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By Fuad Sultan Tamimi
Hebron is one of the most important and oldest cities in Palestine’s history, dating back more than 6,000 years. It is called ‘Al-Khalil’, or ‘Khalil Al-Rahman’, abbreviated from ‘The City of the Friend of God’, the friend of God being the prophet Abraham or, as he is referred to by the Arabs, ‘Abuna Ibrahim Al-Khalil’-‘Our Father Abraham, the Friend’. Thus Hebron is regarded as holy by Muslims, Christians, and Jews alike.
Hebron is famous for its holy and historical places, particularly ‘Al-haram Al-Ibrahimi’, or the Abraham Mosque, which refers to where Abraham, Isaac, Jacob, and their wives were buried. Al-haram is also famous for its twelfth-century-workmanship platform.
Hebron is considered to be one of the holiest places in Palestine and welcomes many religious visitors, most of whom are Muslim. The Prophet Mohammad (PBUH) is said to have given the area of Hebron to one of his companions, Tamim Ibn Aus Al-Dari. The descendants of Tamim still exist in large numbers in Hebron, Nablus, and Jordan. Moreover, Hebron is familiar to most of Palestine’s inhabitants, who refer to the gate from Jerusalem that leads to Hebron as ‘Bab Al-Khalil’, or ‘the Gate of Hebron’, rather than other names often used by tourists, such as Jaffa Gate.
The ancient and traditional town of Hebron is considered to be one of the oldest towns in Palestine and, indeed, has some claim to being among the oldest continuously inhabited places anywhere, and it is really worth exploring.
Hebron has many historical sites that originate from the successive civilizations that have continued through the ages. The souk (bazaar), with its arched roofs and the magnificent alleys, shows the distinctive art of the architectural model. The shops sell everything from pottery, olives, and glass to fresh and dried fruits. The grapes produced in Hebron are converted into jam and molasses, and the traditional crafts of glassblowing, pottery making, and tanning have been adapted to small-scale factory production. The most famous historical souks in Hebron are ‘Azazin’, ‘Il-aban’, and ‘Khan Shaheen’.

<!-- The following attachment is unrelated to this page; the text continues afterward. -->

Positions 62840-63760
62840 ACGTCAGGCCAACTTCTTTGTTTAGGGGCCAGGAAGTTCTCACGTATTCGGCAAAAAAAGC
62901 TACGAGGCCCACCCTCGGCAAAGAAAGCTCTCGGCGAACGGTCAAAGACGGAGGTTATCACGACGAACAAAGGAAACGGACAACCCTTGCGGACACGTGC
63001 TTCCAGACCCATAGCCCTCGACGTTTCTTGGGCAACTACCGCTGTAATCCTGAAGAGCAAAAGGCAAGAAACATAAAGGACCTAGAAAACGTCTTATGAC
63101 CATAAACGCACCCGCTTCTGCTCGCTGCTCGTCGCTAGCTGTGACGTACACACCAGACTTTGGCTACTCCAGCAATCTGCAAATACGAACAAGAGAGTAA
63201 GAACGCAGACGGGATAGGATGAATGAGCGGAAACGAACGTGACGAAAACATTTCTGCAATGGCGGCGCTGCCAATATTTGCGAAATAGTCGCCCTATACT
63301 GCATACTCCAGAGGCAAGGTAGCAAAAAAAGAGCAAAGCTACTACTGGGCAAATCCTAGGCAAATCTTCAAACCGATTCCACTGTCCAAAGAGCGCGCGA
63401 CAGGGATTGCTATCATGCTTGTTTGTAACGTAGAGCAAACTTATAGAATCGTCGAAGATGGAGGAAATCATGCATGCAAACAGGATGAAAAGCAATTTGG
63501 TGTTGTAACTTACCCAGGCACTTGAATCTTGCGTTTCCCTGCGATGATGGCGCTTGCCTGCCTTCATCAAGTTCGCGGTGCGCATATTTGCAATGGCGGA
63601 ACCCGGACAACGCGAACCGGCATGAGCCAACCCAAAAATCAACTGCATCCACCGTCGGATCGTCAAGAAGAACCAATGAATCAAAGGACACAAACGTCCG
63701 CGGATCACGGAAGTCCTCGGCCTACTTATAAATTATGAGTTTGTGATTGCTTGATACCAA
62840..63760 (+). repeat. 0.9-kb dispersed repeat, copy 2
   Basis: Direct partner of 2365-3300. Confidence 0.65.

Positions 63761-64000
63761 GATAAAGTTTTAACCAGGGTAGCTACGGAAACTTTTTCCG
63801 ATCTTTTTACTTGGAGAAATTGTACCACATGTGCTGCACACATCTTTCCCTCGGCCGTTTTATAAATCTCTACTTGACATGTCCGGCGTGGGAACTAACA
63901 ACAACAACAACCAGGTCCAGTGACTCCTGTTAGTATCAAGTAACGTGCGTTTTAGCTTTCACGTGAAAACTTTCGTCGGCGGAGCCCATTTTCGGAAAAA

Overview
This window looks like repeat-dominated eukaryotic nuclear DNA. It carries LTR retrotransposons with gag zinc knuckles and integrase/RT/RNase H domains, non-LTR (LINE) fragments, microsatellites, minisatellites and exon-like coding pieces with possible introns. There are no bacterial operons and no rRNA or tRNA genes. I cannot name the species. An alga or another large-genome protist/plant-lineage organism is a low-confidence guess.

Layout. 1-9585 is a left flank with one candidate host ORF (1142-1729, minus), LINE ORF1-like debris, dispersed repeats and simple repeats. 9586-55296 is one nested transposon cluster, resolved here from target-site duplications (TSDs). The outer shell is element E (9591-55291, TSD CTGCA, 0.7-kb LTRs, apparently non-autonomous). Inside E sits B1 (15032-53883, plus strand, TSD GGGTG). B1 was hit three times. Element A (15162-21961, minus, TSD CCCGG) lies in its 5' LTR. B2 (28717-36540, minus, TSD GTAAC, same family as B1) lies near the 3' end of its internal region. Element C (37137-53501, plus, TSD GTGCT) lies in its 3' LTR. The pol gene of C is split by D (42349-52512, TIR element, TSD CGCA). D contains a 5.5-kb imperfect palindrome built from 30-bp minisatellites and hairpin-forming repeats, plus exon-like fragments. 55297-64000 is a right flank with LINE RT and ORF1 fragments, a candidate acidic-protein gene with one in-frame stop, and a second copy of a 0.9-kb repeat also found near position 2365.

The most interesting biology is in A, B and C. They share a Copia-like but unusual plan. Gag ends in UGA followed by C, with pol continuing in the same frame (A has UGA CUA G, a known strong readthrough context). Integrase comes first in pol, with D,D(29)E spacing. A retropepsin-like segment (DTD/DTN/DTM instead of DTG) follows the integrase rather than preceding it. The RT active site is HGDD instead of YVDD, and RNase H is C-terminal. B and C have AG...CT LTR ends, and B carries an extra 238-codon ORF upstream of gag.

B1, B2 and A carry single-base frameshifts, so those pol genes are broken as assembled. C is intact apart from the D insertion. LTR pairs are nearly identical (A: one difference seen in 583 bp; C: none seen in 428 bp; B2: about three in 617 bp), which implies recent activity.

The Russian Orthodox Church, considered to be the only Christian site in the city, was built near the oak of Abraham. This site commemorates the promise made to Abraham that he would become the father of a son, Isaac. Until recently, visiting pilgrims would often cut small pieces of the oak trunk for good luck.
‘Birket Es-Sultan’ or, ‘The Sultan’s Pool’ is located to the northeast of Al-haram, but it is now closed for safety reasons. Ramet El-Khalil, or Al-Rameh, marks the site of an ancient town called ‘Terebinthus,’ which was considered to be an important commercial centre during the Roman Age. ‘Tal Rumaidah’ is the site of an old mosque. The Hebron Museum, which is located in the heart of the old city of Hebron, was originally a Turkish bath.
mixtures of the successive histories and civilizations have enriched Hebron with a special bouquet of cultures and reserved its identity as a pure Palestinian city.
Modern Hebron is reputed for its opportunities in education, agriculture, trade, tourism, and industry. Hebron boasts several well-known academic centres such as Al-Quds Open University, the Palestine Polytechnic University, and Hebron University, in addition to many cultural and scientific centres that offer courses and resources for the inhabitants of Hebron as well as those of the surrounding areas. Hebron is also famous for the cultivation of fine grapes, vegetables, fruit, grains, and olives. As an industrial centre, Hebron has a wide range of industries that include glassblowing, tanning, shoemaking, ceramics, and pottery. In addition, there are many stone-processing factories and workshops that use natural, colourful stone and marble that come from quarries in the region. Hebron products are widely used in the local Palestinian markets and exported to many countries in the Middle East and the world.
Fuad Sultan Tamimi lives and works in Hebron. He can be reached at firstname.lastname@example.org.
This Week in Palestine